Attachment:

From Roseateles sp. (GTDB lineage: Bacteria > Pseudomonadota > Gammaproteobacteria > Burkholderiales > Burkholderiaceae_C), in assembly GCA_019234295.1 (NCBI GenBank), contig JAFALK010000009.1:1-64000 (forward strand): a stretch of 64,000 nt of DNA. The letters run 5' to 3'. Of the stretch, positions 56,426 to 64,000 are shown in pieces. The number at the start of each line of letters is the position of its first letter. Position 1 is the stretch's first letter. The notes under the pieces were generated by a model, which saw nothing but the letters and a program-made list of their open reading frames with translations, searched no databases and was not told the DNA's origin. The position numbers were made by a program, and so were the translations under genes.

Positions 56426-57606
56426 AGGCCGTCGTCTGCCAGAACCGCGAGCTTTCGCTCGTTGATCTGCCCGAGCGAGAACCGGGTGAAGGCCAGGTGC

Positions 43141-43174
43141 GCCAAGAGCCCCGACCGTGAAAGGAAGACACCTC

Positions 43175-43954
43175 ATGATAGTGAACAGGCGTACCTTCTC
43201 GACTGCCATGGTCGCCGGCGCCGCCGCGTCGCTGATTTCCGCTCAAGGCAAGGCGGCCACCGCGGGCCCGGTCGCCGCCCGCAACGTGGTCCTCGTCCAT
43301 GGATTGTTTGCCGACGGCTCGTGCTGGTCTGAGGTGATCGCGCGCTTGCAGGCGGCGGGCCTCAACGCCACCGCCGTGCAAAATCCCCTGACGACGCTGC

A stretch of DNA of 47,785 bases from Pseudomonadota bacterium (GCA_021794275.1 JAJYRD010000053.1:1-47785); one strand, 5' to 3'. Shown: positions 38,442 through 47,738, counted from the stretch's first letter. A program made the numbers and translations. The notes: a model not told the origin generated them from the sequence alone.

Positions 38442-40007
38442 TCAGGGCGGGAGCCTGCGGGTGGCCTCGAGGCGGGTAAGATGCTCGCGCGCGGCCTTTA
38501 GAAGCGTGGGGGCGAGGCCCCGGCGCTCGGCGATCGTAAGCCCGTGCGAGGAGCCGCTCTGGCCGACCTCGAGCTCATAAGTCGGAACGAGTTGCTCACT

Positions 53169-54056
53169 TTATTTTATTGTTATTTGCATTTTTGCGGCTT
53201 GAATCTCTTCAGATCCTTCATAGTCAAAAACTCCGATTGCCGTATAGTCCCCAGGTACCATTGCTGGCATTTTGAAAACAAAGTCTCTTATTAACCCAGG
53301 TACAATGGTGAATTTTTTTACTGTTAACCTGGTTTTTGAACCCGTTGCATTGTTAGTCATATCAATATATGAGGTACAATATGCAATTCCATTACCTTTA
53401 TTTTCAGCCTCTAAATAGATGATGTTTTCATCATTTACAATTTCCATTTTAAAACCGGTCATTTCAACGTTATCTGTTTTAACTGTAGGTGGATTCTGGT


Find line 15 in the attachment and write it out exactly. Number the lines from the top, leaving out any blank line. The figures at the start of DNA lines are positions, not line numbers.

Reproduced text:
53169 TTATTTTATTGTTATTTGCATTTTTGCGGCTT